Ali Choudhry and Matt Hynd (Photo credit: Kate Bailey)

Ali Choudhry and Matt Hynd (Photo credit: Kate Bailey)

Paul Toner is an Ipswich resident that heard about gay man Ali Choudhry (pictured above), who is at risk of being deported to Pakistan despite participating in a civil union ceremony that was later outlawed by the Queensland LNP Government. He writes exclusively for the Star Observer on the eve of delivering his Community Run petition on Getup!’s site, which at time of writing had nearly 70,000 signatures – making it one of the most successful online petitions in Australia’s history.

WHEN I created this petition, I never expected the tremendous community support it would gain.

It all started when my wife heard Ali Choudhry and Matthew Hynd’s story on the radio last Friday while she was driving to work.

Ali is facing deportation to Pakistan this Wednesday after his application for a visa was refused, despite being in a relationship with his partner Matt for nearly four years.

If he’s deported, there is a real risk Ali could be imprisoned for life in Pakistan, where being openly gay carries a long jail sentence. Having grown up in the USA, Ali is also unable to read or write the local language.

CLICK HERE to read Ali Choudhry’s full story

I have always believed in the concept of a fair go. For me, this means people have a right to be happy. Not necessarily rich or famous, just happy.

Paul Toner started the viral online petition to help Ali Choudhry stay in Australia

Paul Toner started the viral online petition to help Ali Choudhry stay in Australia

That’s the way I felt about my wife when I met her, and I still feel the same way.

Ali and Matt were one of the first gay couples in Queensland to register their civil union on March 12, 2012.

Unfortunately, their union was short-lived because the Queensland Government retrospectively made it null and void 12 weeks after their ceremony.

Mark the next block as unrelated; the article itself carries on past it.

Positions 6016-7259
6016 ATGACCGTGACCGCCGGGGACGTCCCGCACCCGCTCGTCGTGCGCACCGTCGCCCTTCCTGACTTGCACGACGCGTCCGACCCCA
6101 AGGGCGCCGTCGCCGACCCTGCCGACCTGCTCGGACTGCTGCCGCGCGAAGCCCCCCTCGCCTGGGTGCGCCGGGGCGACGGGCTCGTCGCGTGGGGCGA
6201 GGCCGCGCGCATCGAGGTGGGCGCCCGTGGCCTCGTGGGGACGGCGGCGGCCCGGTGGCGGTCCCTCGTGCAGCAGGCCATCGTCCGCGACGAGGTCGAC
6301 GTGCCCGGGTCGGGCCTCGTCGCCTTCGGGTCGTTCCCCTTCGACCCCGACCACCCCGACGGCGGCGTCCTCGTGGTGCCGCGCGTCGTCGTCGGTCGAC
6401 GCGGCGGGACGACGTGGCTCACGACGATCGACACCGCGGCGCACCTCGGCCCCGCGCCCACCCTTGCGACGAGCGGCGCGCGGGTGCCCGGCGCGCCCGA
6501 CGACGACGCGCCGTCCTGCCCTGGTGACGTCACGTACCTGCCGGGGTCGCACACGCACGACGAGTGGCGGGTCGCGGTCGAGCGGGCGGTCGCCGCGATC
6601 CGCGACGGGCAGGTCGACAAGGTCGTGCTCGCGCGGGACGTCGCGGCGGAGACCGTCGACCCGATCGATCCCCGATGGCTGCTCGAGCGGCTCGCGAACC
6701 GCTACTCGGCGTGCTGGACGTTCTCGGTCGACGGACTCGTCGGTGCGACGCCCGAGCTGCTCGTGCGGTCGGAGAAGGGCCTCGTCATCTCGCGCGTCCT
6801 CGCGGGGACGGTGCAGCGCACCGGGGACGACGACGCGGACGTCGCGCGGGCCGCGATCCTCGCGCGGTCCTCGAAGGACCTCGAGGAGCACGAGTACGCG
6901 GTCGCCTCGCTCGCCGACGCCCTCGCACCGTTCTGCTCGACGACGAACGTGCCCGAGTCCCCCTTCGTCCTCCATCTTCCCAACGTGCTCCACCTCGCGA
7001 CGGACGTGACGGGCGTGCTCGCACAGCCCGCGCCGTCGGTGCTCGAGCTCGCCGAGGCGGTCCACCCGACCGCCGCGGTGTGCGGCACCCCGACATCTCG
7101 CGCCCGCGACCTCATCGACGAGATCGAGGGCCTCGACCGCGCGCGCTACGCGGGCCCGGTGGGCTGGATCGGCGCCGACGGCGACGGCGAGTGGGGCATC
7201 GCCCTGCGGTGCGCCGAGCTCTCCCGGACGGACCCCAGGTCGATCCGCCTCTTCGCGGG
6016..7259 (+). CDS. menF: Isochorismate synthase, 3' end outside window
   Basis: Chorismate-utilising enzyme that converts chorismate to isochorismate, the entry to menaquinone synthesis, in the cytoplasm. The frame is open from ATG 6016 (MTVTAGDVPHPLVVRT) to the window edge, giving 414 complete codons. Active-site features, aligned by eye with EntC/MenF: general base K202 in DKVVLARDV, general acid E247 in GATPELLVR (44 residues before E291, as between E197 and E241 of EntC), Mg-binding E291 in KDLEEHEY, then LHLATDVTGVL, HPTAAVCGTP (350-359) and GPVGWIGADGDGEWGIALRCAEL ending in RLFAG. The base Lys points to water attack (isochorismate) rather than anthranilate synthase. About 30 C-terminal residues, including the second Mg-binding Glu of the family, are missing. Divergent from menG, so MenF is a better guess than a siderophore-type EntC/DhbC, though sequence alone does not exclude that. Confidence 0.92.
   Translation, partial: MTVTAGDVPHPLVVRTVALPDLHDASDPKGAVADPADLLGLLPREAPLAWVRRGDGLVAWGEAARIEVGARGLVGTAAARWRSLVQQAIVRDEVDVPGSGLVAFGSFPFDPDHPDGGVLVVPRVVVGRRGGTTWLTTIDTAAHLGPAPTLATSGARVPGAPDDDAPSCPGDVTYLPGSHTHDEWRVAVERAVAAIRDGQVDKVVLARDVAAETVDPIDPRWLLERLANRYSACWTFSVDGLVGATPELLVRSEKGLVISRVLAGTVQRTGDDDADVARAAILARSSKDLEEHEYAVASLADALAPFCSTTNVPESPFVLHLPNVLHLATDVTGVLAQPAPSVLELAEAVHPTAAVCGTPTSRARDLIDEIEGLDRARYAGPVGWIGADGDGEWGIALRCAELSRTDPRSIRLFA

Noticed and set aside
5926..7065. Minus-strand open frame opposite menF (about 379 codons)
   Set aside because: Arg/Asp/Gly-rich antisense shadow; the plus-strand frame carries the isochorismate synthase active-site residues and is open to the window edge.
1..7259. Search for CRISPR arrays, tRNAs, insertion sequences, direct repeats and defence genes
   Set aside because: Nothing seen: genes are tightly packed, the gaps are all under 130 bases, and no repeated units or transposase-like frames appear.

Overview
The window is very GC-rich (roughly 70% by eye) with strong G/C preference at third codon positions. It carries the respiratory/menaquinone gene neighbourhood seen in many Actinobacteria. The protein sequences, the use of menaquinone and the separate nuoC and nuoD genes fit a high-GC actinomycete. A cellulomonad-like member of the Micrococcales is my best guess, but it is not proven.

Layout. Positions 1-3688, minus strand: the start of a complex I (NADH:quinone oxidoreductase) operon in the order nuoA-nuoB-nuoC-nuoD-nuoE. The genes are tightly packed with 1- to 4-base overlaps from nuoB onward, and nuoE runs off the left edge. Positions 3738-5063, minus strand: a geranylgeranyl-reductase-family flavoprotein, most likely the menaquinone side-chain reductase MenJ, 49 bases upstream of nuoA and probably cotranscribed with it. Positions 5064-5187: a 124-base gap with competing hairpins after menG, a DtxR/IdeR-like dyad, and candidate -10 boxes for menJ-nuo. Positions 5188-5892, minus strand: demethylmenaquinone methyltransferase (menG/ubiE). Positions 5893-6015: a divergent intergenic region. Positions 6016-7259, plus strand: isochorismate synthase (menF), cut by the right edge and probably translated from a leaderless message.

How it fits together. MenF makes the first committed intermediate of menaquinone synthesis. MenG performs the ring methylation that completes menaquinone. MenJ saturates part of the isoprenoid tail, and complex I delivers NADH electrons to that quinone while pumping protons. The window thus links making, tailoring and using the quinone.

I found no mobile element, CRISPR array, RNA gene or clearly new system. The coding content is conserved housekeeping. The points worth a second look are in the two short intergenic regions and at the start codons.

Nearly two years later, Ali now faces deportation to Pakistan after his application for a visa recognising his relationship with Matt was refused. He says he cannot understand why theirs is not considered a legitimate long-term partnership – and neither can I.

I was at home on holidays when my wife called about it. She wondered if we might be able to do something.

I Googled Ali’s name and found his story and a Pozible project he and Matt had started. Here were two people trying to be happy, trying to do things the right way.

Circumstances, misfortune and, in my opinion – a bad decision by the Immigration Department were turning their lives upside down.

They both have businesses and they both make a contribution to their local community. If they lived somewhere where they could get married (and stay married), they would be living happy, quiet lives.

Ali appears to me to be the sort of person we should be welcoming to Australia. We certainly should not send him back to a country where being gay is treated like a crime.

I didn’t know how to get in touch with Matt or Ali, but I thought a small petition on GetUp’s CommunityRun website might help. It wasn’t a difficult process and I borrowed the details from articles and postings by and about Ali and Matt.

I sent the details to my Facebook friends and my wife did the same. We came up with a list of people we could email as well, and then went back to a normal Friday.

By lunch, there were 100 signatures. When we looked again in the evening, it was in the thousands.

By Saturday, Matt was trying to get in touch, worried some nutter was trying to hijack their situation. I’ve since told him our story, and talking with Matt convinced me that he and Ali are definitely two people we should try to help.

By that stage it really wasn’t my petition anymore. There are many people out there promoting it and trying in some way to support Ali. I just happen to one of them – part of a petition that now belongs to over 50,000 people.

The real story here is not my story, but Matt and Ali and their attempts to find happiness.

I believe Ali Choudhry should be allowed to stay in Australia. I believe he and Matt Hynd should be allowed to be happy. Over 50,000 people who have heard their story agree. As more people hear their story, that number grows.

I hope the Immigration Minister is open to being convinced as well.

The petition can be signed here.

CLICK HERE to read what happened when Paul Toner delivered the petition to the minister’s office on Tuesday

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